5.) Help her. With anything. With the things she asks for help with, and with the things she doesn't. Don't always make her ask for help. There are times where I feel pretty dumb at home. My wife stays home all day, and cleans the house, does the dishes, the laundry, and wrangles our daughter. I go to work. Sometimes when I get home, I'm not feeling in the mood to fold laundry. Ultimately, I need to do it anyway. Do I always? No. The point: Just help her, and do your best to do it before she has to ask you.

6.) Apologize to her. Now guys, this is for you: DO NOT TAKE THIS AS A CURE-ALL FOR YOUR STUPIDITY. We will always make mistakes, some more drastic than others, but either way, when we do it is our responsibility as humans to sincerely apologize for those mistakes. Don't grumble "Sorry..." as you're walking away, because every time you do that, it whittles away at the worth of your future apologies. Say it for the things that honestly deserve an apology (which in my case is far from zero).

7.) Take her side. This is pretty easy guys. She's your teammate, your ally, your sidekick and your number one fan. Give her the same courtesy. Doesn't matter who it's against, you're always on her side, like she's always on yours.

8.) Last, but certainly not least... Love her. No matter what. She will probably say something rude to you, maybe even hurtful. She might bleach your favorite pair of jeans by accident. She might drag you to the most girly store in the mall. She might buy the most horrid flower-print comforter to put on your bed. But fellas: Love her anyway. Because she does the same for you. I can honestly say that this is probably the only point on this small list that I haven't completely blown. My wife and I have been through some hard times together, and we've had our fair share of some really bad fights. But no matter what we fight about, or what she says to me, I will always love her, and I always have.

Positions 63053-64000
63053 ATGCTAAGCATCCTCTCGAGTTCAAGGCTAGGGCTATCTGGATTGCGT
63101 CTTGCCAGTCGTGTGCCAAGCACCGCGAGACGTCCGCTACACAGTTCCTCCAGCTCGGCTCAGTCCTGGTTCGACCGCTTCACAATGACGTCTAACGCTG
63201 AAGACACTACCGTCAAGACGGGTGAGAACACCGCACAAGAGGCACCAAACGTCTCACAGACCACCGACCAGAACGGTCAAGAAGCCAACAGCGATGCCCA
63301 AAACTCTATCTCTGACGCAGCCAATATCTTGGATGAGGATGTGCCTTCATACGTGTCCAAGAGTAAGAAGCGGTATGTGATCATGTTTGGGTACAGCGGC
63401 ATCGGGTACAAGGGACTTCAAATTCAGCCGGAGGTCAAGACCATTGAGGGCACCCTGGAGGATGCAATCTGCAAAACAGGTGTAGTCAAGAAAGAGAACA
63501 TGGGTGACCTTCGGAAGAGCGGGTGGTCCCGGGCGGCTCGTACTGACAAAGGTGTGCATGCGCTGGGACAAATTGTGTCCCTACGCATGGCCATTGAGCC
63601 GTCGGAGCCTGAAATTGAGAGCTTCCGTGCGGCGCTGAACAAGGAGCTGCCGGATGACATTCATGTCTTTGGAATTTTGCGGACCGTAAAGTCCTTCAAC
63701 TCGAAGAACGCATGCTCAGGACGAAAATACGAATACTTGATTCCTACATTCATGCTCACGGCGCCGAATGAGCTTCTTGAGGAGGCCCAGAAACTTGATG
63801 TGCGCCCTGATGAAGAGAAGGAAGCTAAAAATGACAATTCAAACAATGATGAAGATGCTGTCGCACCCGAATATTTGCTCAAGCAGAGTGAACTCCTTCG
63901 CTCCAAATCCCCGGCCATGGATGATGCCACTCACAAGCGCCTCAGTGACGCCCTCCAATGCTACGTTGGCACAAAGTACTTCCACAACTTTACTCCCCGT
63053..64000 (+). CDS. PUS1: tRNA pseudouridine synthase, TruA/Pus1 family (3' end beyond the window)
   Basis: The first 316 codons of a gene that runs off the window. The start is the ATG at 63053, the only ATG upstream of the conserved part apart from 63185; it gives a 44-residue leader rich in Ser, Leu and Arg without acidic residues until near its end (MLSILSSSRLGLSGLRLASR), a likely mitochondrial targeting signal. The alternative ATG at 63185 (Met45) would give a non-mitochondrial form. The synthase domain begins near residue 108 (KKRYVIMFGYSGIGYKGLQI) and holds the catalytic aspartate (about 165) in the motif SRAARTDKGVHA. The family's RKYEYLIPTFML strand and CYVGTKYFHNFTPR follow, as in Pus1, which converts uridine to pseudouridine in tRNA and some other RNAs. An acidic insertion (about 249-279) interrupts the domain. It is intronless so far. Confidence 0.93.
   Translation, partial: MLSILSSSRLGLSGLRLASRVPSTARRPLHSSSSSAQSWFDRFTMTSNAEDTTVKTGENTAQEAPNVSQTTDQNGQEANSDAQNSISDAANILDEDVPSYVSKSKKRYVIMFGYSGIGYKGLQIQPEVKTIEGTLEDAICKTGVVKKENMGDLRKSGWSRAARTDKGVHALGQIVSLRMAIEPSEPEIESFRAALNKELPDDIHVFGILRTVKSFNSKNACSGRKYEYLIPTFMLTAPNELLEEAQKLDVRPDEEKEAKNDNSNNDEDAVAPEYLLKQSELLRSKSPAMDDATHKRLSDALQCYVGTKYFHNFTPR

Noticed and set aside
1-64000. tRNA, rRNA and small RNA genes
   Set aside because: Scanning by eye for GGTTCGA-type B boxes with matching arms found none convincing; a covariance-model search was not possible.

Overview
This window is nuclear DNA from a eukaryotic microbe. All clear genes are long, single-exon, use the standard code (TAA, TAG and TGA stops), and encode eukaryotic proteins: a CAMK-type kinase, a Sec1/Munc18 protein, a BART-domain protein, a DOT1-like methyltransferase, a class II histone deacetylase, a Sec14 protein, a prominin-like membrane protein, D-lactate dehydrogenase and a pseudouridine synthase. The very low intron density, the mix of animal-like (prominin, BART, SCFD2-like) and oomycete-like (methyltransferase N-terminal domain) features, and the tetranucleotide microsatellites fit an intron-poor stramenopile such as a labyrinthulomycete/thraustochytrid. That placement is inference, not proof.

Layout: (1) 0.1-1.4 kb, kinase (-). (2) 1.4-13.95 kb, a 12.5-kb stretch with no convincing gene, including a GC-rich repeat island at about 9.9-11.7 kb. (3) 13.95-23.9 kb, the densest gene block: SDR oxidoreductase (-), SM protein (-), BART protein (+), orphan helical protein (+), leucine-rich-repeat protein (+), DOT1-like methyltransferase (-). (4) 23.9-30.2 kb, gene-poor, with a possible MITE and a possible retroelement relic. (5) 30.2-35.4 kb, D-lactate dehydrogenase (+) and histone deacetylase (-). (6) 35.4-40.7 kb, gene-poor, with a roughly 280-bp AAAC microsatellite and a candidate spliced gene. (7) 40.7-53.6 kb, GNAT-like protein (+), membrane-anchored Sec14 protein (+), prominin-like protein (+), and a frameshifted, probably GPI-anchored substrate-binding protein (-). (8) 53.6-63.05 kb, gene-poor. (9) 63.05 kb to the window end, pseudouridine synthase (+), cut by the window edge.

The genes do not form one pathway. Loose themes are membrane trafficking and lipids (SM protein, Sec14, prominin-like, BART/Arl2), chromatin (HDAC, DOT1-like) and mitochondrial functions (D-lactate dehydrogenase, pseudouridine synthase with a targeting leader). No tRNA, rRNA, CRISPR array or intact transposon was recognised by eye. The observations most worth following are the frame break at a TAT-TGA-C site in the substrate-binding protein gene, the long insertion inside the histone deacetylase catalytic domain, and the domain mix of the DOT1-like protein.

Fellas, we aren't perfect. We could never hope to be. In many cases, we are miles below the leagues of our wives, and even if you aren't, think that way anyway, and let her know it. Our wives help and love is in more ways than we could possibly imagine, and we need to do our best to repay them for that. This may not be a big list, but these are definitely the things I view as the most important, and definitely the ones that are the hardest to maintain sometimes. Take them and use them guys, you won't be sorry. See you next time!

Monday, January 30, 2012

The Parental Job Description

Today's post is actually inspired by a question I found today on Facebook. It was posted by the Facebook page, Great Parenting Practices. Please follow the link to check out this page, as they post some of the most interesting, helpful and insightful things I've found on the web. Anyway, the question that was asked was this:

"What do you think is your most important job as a parent? Do you see some things that parents do that are not even necessary?"

Man, what a stumper right? In ways yes, but if it's looked at just a bit further below the surface, you can see it's not such an easy question to answer. I'm willing to bet that when you read the question through the first time, your immediate response to the first half of the question was, "That's easy, love my kids!", which is true. However, I myself consider that to be a statement that goes without saying, and wouldn't necessarily consider that a job, anymore than I would consider the act of waking up every morning a job. It's something you can't help but do. Therefore, I elected not to count that as the most important job.

Let's break it down into two parts, as it's a two-part question. Ok, "What do you think is your most important job as a parent?" Well, let me offer my opinion to you, and then you can make up your mind for yourself. Please feel free to share, just because it's my opinion doesn't mean it's the ONLY opinion.